Gov. Arnold Schwarzenegger on Wednesday encouraged lawmakers -- especially those from small towns -- to do more globe-trotting on the dime of special interests.
Speaking at a forum on global economics held by the nonprofit Milken Institute, the governor suggested lawmakers would be more willing to embrace his plans to privatize the building of roads, schools, high-speed rail systems and other public works if they could see how effectively it has worked in other countries.
"Some of them come from those little towns, you know what I am saying, they come from those little towns and they don't have that vision yet of an airport or of a highway that maybe has 10 lanes or of putting a highway on top of a highway," Schwarzenegger said. "They look at you and say, 'We don't have that in my town. What are you talking about?'
"So they are kind of shocked when you say certain things. So I like them to travel around."
Such travel is typically paid for by a combination of special interests with business before the Legislature and foreign governments.
It usually involves stays at luxury resorts, high-end dining and the option of bringing a spouse along.
Schwarzenegger has jetted around the world on "trade missions" paid for by donors whose identity is not disclosed. Campaign finance reformers are troubled by the ethical issues raised by such trips. Schwarzenegger said he is not.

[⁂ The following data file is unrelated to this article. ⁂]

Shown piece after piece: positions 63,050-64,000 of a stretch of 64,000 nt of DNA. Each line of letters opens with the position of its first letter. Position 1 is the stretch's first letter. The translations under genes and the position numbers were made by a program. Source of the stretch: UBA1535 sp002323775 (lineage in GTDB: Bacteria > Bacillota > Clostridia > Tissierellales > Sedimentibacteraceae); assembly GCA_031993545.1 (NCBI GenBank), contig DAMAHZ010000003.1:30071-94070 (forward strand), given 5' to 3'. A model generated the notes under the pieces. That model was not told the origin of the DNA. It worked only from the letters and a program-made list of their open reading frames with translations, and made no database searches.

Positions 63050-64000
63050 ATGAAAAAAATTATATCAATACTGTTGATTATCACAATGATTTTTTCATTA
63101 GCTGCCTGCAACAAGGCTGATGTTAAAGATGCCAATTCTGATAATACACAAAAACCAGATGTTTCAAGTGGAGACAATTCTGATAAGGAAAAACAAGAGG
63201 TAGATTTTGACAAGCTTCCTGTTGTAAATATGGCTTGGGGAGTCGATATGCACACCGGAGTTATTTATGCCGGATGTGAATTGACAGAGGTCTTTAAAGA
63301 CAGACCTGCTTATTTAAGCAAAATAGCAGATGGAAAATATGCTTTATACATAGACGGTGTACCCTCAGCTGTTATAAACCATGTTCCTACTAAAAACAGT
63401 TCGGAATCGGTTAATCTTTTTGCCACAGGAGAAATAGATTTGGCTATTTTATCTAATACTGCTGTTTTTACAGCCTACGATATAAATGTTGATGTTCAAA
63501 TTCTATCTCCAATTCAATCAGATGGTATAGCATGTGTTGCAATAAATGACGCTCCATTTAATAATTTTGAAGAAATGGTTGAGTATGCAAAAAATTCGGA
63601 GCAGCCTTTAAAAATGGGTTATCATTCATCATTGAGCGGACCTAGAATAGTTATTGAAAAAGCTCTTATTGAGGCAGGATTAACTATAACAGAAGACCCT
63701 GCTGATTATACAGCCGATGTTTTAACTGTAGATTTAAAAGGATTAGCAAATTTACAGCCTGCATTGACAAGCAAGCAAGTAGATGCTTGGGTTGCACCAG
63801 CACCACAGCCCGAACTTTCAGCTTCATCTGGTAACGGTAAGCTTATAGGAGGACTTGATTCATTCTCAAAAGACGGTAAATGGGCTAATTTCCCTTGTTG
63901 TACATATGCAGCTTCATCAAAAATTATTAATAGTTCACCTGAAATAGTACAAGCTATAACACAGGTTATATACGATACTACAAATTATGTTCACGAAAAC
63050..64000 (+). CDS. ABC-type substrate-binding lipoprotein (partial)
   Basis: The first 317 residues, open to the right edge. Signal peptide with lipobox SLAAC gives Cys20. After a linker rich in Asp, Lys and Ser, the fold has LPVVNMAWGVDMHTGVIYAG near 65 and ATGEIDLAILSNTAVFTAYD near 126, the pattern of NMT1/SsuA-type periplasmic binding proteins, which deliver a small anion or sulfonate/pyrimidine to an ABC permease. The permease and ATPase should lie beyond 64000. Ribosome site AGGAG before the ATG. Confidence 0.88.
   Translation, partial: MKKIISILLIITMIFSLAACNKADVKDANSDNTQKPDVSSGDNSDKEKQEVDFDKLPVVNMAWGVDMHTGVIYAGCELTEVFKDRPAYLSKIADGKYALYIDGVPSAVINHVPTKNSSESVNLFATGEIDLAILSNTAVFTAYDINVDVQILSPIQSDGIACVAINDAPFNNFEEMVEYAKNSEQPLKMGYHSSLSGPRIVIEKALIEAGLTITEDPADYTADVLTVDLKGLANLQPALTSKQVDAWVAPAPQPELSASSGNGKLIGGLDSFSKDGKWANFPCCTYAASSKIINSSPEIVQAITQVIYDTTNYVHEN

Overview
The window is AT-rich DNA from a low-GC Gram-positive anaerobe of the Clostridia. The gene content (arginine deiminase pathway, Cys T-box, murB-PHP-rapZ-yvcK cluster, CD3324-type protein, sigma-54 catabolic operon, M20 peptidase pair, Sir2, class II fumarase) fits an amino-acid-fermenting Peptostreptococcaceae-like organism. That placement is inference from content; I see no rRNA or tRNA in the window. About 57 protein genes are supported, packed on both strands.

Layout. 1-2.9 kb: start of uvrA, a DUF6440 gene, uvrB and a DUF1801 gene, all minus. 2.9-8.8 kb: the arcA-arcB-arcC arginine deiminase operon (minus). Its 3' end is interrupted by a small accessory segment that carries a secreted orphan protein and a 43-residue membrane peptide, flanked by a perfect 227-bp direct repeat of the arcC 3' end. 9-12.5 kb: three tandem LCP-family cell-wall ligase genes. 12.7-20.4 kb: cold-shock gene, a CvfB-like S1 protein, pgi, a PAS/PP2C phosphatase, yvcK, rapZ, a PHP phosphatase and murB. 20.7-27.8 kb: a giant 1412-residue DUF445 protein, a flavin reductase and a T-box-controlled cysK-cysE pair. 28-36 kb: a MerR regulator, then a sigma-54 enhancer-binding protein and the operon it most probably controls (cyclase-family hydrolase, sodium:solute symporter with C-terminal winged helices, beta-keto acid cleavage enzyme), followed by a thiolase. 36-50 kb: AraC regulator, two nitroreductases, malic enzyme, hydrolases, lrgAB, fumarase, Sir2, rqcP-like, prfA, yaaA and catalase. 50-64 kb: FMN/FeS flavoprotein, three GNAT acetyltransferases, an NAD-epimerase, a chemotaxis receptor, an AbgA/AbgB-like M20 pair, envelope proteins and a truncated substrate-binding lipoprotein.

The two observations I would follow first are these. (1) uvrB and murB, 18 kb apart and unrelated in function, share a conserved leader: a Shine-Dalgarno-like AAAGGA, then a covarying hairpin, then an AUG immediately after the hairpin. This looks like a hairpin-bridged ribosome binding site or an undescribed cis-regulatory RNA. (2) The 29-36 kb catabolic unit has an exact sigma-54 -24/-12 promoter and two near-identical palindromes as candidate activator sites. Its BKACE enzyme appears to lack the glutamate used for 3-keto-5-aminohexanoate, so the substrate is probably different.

"I am always against when the media beats up" on lawmakers "for traveling around because someone else is paying for their trips," he said. "I mean, so what. If they were to take the money from the taxpayers," then the media "would complain about using tax dollars to travel around the world and live in luxury and all this stuff.
"I think it is great when they go to Russia and they go to China and they go to Africa and they go to the Middle East and go to Canada. . . . We don't have to redesign the wheel all the time. We can go and copy other people. . . . This is the way I get the best education, by traveling around the world."
While lawmakers were pleased to hear the governor endorse their travel, some were annoyed by the swipe at their small-town origins.
Assemblyman Anthony Adams, a Republican from the mid-size city of Hesperia (population 83,000), said Schwarzenegger's comments, "while I'm sure well-intentioned, reek of a certain elitism that doesn't help foster a cooperative working relationship."
Last month, Adams toured Japan's high-speed rail system on a trip organized by the Senate Office of International Relations.
He said he paid for the week of travel with campaign money and personal funds, and was impressed that Japan's system is efficient and well-managed. "I'm awful grateful I did it," Adams said. "It will help me make the case for why high-speed rail is right for California."
Schwarzenegger's jab at small towns, Adams said, won't help his already chilly relations with Republicans in the Legislature, many of whom hail from rural parts of the state.
"Regardless, we have a responsibility to put aside petty considerations," Adams said, "because the people's work is more important than that."